Four cabinet ministers resign amid increasing political crisis in Ecuador

The right-wing government of President Guillermo has justified the resignations as a part of an “evaluation of its entire cabinet” for the best execution of the government’s plans. The circumstances surrounding the resignations say otherwise

May 01, 2022 by Peoples Dispatch
Guillermo Lasso signing in the new Ministry of Defense Luis Lara. Photo: Guillermo Lasso

In less than three days, four cabinet ministers resigned from their positions in the government of conservative President Guillermo Lasso amid the increasing political crisis in the country. The cabinet changes came one month before the completion of the first year in office of the Lasso administration. Although the Presidency declared that the resignations were requested by the head of state and were part of a reshuffle he had planned, the circumstances surrounding the resignations suggest growing turmoil within his administration.

On April 28, agriculture and livestock minister Pedro Álava presented his irrevocable resignation after holding the office for seven months. Álava didn’t explain the reasons for resignation. “I send you my irrevocable resignation from this State Portfolio, in which I deposited all my energies and knowledge to comply with your policy in favor of the small farmer,” he wrote. It is important to note that in recent weeks, Álava’s management was questioned by representatives of various agricultural production sectors, especially banana producers, who organized various protests and strikes condemning the lack of policies to support the sector in the face of the loss due to the impossibility to export bananas to Russia.

The same day, minister-ranking head of the human rights secretariat Bernarda Ordóñez also submitted her resignation after 11 months in office due to differences with the national government. In her resignation letter, posted on Twitter, Ordóñez said that the decision was due to “a new vision put forth by the national government, which is distanced from the initial objective of building a country of opportunities and finding rights.” She expressed a first difference with the president when the feminist marches on International Women’s Day were repressed by the police in the capital and Guayaquil city. President Lasso supported the police’s work, while Ordóñez expressed her solidarity with women and demanded explanations for the violence.

Besides being a member of the zero femicides and non-discrimination against LGBTI people team, Ordóñez was also the head of the Social Rehabilitation Sytem, the country’s prison system that has been going through a severe crisis since 2021 due to prison riots, massacres of inmates as a result of clashes between rival gangs. The government has not yet named replacements for Álava and Ordóñez.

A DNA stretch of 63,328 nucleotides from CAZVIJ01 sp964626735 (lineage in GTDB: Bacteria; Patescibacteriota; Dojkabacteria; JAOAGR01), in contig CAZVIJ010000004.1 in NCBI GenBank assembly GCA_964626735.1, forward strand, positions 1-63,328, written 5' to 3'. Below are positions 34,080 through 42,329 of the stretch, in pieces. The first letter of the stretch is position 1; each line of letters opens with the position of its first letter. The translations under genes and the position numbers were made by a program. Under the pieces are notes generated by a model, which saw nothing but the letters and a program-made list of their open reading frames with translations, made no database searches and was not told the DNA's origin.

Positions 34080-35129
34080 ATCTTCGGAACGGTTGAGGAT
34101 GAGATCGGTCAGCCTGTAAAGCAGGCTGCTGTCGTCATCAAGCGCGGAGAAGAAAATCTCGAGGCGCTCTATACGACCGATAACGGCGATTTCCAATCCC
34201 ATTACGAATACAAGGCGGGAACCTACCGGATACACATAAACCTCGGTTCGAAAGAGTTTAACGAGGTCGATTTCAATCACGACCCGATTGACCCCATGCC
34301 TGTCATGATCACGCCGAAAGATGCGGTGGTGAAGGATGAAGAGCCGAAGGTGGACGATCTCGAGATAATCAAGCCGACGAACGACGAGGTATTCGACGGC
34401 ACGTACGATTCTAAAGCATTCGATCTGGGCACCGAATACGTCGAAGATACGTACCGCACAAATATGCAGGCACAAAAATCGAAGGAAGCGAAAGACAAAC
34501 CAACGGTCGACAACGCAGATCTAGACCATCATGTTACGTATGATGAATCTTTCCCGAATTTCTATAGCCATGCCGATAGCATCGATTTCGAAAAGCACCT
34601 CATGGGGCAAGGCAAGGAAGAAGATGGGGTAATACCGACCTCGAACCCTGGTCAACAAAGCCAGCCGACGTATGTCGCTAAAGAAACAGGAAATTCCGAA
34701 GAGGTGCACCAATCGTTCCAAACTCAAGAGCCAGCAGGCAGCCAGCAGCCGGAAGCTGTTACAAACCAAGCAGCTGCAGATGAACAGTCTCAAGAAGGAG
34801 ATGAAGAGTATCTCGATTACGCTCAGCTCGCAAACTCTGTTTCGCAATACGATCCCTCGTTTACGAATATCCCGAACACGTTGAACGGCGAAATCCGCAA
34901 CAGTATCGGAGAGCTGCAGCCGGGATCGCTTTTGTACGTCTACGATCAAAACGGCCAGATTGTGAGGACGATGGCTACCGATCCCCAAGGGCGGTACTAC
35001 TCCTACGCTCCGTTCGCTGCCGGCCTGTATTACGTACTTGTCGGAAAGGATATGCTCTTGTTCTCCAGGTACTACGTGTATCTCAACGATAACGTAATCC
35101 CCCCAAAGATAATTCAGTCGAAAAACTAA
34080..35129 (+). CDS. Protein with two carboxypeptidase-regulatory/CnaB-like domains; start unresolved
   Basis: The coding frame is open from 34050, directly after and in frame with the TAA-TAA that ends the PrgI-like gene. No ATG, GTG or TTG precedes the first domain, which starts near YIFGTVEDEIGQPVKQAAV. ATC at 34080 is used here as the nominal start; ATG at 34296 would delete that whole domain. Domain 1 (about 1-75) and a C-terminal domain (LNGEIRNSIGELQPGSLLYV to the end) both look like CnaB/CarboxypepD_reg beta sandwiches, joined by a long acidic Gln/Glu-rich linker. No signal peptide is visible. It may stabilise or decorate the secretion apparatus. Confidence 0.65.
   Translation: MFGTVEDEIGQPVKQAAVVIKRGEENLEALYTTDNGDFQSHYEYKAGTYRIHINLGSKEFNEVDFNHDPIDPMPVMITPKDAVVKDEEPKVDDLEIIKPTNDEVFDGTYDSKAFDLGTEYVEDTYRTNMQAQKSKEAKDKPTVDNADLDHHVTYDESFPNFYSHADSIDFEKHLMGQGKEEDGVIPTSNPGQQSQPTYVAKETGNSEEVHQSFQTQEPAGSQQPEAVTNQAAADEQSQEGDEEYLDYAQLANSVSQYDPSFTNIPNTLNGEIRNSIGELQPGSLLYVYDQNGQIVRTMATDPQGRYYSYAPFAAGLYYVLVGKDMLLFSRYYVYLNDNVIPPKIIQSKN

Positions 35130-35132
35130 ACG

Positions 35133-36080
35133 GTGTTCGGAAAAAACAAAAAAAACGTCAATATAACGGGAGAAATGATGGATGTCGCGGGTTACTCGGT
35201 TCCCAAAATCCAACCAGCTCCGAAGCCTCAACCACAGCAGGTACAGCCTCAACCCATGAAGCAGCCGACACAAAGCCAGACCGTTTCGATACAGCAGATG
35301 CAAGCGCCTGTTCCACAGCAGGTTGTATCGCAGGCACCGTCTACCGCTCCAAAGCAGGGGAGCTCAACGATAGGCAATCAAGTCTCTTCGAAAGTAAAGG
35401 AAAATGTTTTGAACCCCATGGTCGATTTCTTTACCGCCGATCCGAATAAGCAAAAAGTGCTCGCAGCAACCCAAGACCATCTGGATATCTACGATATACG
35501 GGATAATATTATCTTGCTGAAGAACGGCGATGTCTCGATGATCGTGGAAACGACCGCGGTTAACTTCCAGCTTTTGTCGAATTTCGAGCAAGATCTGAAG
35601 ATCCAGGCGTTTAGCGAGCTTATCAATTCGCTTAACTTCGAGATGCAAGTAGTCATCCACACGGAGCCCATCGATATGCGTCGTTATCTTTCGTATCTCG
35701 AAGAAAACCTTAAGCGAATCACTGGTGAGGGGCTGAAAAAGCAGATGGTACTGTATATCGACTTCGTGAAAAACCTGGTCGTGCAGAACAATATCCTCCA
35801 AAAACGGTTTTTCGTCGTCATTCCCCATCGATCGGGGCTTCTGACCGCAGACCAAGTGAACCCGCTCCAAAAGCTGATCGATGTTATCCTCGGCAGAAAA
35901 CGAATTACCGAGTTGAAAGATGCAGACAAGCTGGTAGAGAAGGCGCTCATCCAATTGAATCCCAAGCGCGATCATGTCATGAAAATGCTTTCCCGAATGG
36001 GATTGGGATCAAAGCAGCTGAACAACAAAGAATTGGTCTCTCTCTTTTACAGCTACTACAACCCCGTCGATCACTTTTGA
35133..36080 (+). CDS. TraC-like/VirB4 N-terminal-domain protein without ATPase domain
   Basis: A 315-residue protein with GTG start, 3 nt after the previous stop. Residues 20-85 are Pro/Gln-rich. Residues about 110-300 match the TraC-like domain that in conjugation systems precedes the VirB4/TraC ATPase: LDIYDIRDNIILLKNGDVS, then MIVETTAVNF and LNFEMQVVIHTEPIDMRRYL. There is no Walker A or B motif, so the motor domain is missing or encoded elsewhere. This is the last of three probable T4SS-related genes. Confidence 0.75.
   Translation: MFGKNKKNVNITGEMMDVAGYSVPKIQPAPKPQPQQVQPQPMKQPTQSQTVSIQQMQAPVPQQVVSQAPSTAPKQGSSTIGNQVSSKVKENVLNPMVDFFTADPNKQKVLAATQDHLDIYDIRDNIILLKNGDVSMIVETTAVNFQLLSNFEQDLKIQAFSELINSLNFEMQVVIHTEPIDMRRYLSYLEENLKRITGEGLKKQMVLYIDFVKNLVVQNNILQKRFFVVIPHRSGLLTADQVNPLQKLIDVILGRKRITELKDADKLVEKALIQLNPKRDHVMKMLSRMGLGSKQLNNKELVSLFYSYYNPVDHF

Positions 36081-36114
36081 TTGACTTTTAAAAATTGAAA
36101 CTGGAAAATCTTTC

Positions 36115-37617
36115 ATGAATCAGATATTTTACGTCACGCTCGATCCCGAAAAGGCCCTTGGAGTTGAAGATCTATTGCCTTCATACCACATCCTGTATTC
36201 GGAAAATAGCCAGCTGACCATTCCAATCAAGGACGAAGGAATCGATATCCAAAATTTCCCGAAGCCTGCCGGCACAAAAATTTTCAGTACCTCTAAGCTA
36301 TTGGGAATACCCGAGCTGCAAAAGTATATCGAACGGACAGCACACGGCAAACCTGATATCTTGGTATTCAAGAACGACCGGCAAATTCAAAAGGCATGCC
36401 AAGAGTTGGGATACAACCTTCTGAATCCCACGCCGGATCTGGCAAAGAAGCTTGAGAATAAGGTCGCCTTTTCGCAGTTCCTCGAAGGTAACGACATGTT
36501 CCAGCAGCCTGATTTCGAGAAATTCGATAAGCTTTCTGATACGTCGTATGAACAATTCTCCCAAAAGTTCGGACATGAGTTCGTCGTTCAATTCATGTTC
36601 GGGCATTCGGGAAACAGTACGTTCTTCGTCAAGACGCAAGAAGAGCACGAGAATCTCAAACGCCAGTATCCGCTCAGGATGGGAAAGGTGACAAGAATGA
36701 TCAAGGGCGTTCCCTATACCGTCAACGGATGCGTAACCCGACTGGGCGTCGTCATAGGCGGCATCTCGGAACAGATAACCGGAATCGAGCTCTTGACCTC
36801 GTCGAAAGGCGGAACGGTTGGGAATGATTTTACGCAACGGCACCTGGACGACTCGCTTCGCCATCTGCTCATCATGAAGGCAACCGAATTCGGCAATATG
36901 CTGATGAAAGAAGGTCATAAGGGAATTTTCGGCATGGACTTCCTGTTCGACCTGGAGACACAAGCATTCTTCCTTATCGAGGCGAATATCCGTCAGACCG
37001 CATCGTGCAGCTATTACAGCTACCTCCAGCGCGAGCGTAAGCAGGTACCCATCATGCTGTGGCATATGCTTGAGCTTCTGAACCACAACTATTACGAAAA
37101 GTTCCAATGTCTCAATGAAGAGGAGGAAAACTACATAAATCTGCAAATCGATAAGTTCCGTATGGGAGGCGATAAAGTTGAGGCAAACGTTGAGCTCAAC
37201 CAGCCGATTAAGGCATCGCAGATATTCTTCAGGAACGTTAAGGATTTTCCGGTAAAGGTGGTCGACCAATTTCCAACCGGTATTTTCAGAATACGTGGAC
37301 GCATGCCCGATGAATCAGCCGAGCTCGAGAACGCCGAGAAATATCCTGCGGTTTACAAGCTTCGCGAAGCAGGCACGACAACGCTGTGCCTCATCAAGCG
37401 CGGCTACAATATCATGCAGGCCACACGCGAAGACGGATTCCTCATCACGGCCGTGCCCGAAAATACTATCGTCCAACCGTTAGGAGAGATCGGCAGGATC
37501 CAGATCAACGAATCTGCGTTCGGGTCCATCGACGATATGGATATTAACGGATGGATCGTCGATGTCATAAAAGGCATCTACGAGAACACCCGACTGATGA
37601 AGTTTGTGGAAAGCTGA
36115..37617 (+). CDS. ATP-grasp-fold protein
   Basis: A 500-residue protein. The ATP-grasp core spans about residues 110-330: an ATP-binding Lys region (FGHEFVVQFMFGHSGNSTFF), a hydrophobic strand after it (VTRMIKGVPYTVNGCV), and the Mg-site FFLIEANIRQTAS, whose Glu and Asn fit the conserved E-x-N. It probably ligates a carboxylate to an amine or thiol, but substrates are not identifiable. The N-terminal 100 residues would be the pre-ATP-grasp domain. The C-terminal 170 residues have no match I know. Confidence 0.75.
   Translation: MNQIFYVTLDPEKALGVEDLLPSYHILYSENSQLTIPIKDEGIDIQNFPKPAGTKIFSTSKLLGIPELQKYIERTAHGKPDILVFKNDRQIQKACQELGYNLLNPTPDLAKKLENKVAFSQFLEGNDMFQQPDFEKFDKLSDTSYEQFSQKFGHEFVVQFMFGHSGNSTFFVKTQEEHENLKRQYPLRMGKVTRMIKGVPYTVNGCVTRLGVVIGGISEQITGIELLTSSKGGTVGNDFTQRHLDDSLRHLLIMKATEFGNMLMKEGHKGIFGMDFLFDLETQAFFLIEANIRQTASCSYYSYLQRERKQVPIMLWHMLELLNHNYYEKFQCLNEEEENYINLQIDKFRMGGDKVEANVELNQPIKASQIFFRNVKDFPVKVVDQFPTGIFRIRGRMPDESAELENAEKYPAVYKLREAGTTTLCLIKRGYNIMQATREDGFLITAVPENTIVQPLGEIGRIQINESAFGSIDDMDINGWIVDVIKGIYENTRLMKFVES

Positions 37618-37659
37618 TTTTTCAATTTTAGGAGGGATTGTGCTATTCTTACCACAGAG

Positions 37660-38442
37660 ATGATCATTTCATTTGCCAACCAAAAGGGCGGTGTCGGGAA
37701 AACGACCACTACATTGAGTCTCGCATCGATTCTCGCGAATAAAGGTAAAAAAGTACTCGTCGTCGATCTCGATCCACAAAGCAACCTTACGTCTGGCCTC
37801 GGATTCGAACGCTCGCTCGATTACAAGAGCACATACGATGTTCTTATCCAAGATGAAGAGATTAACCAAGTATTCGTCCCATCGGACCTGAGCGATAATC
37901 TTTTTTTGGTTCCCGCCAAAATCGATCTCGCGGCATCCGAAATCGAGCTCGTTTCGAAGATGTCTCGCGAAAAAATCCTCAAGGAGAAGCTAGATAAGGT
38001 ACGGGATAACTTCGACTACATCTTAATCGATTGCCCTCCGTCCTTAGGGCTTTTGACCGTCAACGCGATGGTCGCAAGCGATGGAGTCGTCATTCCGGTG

On April 27, Energy and Mines Minister Juan Carlos Bermeo quit his position after holding it for 11 months. In his resignation letter, Bermeo said that he had “completed a cycle” and that it was time for him to “return to his private activities.” Bermeo left office at a time when the National Assembly (Ecuador’s unicameral parliament) was analyzing a possible impeachment trial against him. Bermeo failed to deliver semi-annual reports of the Declaration of National Interest on oil exploitation in blocks 31 and 43 within the Yasuní National Park. He also failed to deliver the information requested by various assembly members, regarding issues of environmental pollution generated by oil exploitation, mining, and hydroelectric projects. For this reason, on April 27, the Legislative Biodiversity Commission rejected his absence and resolved to request the Presidency to summon the official before the Plenary Assembly. On April 28, Xavier Vera Grunauer, who served as Bermeo’s vice-minister of mines, was sworn in.

Earlier this week, on April 26, defense minister Luis Hernández handed in his resignation, without specifying reasons. In his resignation letter, Hernández said that for six months he had complied with the policies imposed by the government, “with dedication and along the path that I have believed is the correct one to lead the Armed Forces at the service of the highest interests of the country.” Hernández’s departure came after the scandal that arose when it was discovered that the head of an alleged illegal money-raising network had entered the defense ministry’s facilities several times. The investigations indicated that several soldiers and officers were clients of this person, named Miguel Ángel Nazareno, also known as ‘Don Naza,’ who escaped from a police operation that tried to arrest him, but days later was found dead near a highway. In Hernández’s replacement, on the night of April 26, Luis Luna Jaramillo, former head of the Joint Command of the Armed Forces, was sworn in.

Before Álava and Ordóñez’s resignations were known, on April 28, the government issued a statement announcing that it had requested the resignation of the four ministers as part of an “evaluation of its entire cabinet” to make the changes that are considered pertinent “based on the best execution of the Plan of Creation of Opportunities 2021-2025.” “The leadership of each ministry of state will be carried out by the best in the country….The government of Ecuador remains committed to the completion of its duties,” added the statement.

Read more: Ecuadorian president restructures cabinet amid growing political crisis